The United Theological College of the West Indies usually celebrates Founders’ Week during the month of March annually. During Founder’s week 2014, the school honoured the late Rev’d Dr. Hyacinth Boothe, the first woman ordained as a Minister by the Methodist Church in the Caribbean and the Americas (MCCA). The celebration’s point of departure was Dr Boothe’s opinion, expressed in a sermon,that the traditional churches needed to go to the Balm Yard to truly understand the inclusive and relevant ministry.
I wish to follow up on the consideration of the Balm Yard Experience for the Church in Grenada and the Caribbean.
The balm is a powerful metaphor associated with healing. In one sense it is an ointment that soothes pain, while in another sense, it is the act of physical or spiritual healing. But it is a brokenness that drives us to the Balmyard for healing.
When the Prophet Jeremiah confessed, “For the brokenness of the daughter of my people I am crushed. I mourn; horror has gripped me” (Jer 8:21). And then asked, “Is there no balm in Gilead?”, Gary Leupp (2020) in “Is There No Balm in Gilead?” reminds us that Jeremiah’s famous rhetorical question can be rephrased: “Is there no godliness, no justice, in Judah?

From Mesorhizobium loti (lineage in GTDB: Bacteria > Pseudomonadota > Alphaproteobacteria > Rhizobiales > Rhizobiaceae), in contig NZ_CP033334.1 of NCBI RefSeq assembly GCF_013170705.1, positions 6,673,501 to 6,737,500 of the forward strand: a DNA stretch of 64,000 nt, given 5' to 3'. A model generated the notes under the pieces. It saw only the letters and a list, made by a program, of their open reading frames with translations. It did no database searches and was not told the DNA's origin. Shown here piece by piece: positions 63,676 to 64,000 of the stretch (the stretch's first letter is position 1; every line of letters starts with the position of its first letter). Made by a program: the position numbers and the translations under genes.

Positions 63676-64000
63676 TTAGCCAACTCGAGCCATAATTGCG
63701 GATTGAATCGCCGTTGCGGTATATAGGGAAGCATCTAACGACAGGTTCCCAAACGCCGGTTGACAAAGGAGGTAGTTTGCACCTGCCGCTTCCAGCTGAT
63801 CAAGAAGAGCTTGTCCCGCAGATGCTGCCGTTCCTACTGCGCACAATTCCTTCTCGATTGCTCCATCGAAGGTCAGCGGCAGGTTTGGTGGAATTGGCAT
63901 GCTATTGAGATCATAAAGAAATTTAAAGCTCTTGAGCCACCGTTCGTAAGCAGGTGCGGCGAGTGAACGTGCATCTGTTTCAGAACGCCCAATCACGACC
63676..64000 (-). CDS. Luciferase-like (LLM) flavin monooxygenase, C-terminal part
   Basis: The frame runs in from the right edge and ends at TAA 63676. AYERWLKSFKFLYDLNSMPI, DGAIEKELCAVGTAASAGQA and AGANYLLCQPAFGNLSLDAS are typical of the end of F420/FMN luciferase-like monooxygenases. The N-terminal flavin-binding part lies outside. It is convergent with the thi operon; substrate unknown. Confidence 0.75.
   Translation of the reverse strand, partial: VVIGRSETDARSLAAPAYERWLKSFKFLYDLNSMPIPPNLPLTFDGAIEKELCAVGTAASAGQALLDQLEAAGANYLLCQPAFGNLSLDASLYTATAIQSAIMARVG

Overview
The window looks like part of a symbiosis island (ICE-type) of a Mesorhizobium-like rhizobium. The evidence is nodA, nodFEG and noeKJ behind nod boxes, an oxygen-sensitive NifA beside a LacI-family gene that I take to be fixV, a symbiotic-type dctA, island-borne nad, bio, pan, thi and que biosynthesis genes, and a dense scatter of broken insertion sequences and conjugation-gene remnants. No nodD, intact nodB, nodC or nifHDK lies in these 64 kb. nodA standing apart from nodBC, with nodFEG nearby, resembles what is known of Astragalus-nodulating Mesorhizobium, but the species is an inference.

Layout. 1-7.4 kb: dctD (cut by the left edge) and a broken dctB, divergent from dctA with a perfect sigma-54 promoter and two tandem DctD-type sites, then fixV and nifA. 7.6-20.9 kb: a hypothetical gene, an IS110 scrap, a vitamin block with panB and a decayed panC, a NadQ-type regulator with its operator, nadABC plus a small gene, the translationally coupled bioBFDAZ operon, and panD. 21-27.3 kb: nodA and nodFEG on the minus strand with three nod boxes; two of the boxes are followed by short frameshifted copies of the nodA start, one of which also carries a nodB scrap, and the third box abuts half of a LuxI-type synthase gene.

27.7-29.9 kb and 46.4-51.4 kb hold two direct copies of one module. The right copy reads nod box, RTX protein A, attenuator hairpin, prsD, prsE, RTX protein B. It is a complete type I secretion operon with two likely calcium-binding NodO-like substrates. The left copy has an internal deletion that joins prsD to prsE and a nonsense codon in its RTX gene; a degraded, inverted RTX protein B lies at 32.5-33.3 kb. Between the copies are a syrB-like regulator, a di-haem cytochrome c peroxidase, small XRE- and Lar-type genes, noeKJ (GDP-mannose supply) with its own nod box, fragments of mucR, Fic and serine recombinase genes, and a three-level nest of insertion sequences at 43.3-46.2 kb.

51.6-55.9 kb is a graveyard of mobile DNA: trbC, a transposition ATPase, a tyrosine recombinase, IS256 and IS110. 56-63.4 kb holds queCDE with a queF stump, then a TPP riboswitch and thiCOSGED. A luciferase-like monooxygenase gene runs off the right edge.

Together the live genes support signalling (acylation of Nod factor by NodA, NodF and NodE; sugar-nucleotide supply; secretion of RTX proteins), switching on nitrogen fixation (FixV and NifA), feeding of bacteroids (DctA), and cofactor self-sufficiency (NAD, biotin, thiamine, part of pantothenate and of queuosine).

In the context of this writing, I shall focus on social justice. Because, while the Book of Jeremiah is an attack on misplaced worship, idolatry-it “is also all about social justice and the obligation of kings to protect workers” (para.6).
COVID-19 is an example of a disease that has driven people and states into the Balmyard.
An authentic Balmyard experience results in a healed church from healed people. A healed church holds itself and others accountable. In fact, it reminds employers that they have a responsibility to be fair and just in their dealing with employees. Employers cannot file for claims that may be construed as unethical. It also means that governments have a responsibility to be fair and just in dealing with their citizens. We have seen in other countries how well-intentioned laws have gone astray.
Lastly, it means that spiritual leaders have a responsibility to be fair and just in dealing with their congregants. We have seen in other jurisdictions how well-intentioned pastors die of COVID-19 and their congregants infected, being too quick to ‘return to church.’
How are our actions, behaviours, conduct, decisions, laws, outlook, policies, and programs in keeping with a social justice framework, born out of humility from the Balmyard experience of healing?
Pastor Vonnie James